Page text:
Arriving in a building, or leaving it, you need a room to pass through, both inside the building and outside it. This is the entrance room.


At the main entrance to a building, make a light-filled room which marks the entrance and straddles the boundary between indoors and outdoors, covering some space outdoors and some space indoors. The outside part may be like an old-fashioned porch; the inside like a hall or sitting room.

… the position and overall shape of entrances is given by Family of Entrances (102), Main Entrance (110) and Entrance Transition (112). This pattern gives the entrances their detailed shape, their shape and body and three dimensions, and helps complete the form begun by Car Connection (113), and the Private Terrace on the Street (140).

Give that part of the entrance which sticks out into the street or garden a physical character which, as far as possible, make it one of the family of entrances along the street - Family of Entrances (102); where it is appropriate, make it a porch - Gallery Surround (166); and include a bench or seat, where people can watch the world go by or wait for someone - Front Door Bench (242). As for the indoor part of the entrance room, above all, make sure that it is filled with light from two or even three sides, so that the first impression of the building is of light - Tapestry of Light and Dark (135), Light on Two Sides of Every Room (159). Put windows in the door itself - Solid Doors with Glass (237). Put in Built-in Seats (202) and make the room part of the Sequence of Sitting Spaces (142); provide a Waist-High Shelf (201) for packages. And finally, for the overall shape of the entrance room and its construction, begin with The Shape of Indoor Space (191).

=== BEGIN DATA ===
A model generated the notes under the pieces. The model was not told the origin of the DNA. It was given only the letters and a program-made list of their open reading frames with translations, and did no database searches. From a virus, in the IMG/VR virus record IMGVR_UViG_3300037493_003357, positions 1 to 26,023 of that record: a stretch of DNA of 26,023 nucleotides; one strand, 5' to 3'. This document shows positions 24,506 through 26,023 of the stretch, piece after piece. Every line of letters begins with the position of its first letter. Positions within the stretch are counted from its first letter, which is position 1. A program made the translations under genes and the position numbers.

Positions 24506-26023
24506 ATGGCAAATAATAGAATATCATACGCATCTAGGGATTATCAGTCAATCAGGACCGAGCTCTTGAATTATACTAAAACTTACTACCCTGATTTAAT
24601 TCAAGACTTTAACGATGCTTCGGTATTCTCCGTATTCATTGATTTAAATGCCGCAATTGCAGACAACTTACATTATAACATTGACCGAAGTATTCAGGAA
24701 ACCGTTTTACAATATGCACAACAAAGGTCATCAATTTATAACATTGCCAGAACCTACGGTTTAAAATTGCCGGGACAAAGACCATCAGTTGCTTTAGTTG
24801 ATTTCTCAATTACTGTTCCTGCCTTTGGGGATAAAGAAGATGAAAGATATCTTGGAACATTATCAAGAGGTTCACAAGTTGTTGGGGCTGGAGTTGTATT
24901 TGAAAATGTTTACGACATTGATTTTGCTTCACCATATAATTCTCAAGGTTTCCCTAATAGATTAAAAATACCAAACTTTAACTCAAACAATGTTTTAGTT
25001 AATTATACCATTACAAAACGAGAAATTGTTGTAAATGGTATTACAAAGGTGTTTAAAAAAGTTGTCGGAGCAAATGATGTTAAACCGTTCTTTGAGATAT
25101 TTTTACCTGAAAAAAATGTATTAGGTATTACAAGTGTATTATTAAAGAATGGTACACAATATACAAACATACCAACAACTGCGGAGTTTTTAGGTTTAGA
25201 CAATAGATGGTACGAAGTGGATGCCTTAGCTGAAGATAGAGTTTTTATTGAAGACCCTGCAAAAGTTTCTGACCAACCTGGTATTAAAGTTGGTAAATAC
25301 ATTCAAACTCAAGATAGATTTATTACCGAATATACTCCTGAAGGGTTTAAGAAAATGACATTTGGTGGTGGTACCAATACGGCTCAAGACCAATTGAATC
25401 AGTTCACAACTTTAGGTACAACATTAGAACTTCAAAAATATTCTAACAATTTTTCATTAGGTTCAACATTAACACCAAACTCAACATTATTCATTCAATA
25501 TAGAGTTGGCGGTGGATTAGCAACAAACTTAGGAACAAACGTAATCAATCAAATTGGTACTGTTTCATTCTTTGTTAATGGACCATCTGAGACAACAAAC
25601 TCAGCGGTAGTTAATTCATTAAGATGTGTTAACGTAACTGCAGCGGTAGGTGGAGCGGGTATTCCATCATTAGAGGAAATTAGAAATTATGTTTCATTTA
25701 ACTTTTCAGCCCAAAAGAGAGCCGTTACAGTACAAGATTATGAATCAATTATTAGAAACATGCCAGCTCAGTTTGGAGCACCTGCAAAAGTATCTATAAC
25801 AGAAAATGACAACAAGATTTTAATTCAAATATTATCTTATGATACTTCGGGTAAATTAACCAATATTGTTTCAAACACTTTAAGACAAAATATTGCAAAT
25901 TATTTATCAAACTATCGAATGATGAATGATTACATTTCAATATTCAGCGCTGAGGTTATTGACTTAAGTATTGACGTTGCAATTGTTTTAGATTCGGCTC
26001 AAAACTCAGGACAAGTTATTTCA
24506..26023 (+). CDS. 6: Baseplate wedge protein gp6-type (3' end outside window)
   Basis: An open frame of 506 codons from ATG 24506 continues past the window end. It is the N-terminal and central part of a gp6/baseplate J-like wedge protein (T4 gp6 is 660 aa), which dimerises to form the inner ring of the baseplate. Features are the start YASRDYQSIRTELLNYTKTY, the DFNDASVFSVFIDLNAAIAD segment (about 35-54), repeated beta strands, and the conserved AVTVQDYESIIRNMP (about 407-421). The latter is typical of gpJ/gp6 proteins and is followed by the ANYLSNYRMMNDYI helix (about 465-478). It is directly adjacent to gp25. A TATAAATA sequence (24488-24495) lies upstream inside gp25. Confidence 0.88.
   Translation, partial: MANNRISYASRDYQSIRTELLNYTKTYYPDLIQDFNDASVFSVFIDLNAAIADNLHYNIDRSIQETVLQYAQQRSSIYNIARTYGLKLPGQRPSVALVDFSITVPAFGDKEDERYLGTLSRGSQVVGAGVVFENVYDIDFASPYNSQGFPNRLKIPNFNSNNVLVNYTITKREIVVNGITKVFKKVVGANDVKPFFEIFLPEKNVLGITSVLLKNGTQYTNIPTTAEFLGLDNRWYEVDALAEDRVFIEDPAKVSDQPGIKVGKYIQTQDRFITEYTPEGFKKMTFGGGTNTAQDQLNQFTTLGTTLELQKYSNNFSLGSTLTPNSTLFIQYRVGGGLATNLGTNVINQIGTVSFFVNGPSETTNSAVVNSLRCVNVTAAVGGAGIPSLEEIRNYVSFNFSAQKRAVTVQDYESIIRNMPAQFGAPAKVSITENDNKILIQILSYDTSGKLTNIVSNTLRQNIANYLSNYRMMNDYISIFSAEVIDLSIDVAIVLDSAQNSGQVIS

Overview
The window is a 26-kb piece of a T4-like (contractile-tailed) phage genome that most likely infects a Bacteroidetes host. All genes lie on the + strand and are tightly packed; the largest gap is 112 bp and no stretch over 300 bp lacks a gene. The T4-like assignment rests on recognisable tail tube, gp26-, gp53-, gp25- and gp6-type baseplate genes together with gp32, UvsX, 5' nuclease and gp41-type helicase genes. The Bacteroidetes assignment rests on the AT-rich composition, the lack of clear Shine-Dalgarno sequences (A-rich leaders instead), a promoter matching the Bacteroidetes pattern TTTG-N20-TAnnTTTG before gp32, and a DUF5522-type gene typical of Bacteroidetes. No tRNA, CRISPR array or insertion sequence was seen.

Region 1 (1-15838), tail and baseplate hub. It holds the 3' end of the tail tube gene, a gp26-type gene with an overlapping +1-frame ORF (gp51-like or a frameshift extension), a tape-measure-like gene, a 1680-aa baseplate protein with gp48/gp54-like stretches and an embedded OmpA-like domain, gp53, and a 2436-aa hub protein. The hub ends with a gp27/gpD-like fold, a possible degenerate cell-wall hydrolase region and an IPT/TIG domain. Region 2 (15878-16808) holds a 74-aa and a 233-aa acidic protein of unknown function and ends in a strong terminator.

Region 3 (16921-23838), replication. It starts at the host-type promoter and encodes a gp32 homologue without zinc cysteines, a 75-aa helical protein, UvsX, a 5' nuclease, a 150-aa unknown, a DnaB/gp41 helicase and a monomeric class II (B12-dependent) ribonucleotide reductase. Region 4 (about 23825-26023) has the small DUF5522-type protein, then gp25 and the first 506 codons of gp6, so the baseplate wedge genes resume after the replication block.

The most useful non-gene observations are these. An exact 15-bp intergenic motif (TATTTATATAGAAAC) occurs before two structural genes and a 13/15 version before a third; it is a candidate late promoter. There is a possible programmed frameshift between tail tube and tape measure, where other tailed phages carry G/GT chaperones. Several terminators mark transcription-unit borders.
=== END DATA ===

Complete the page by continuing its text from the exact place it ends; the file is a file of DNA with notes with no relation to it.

Reference for full-text of Pattern: p. 622high-confidence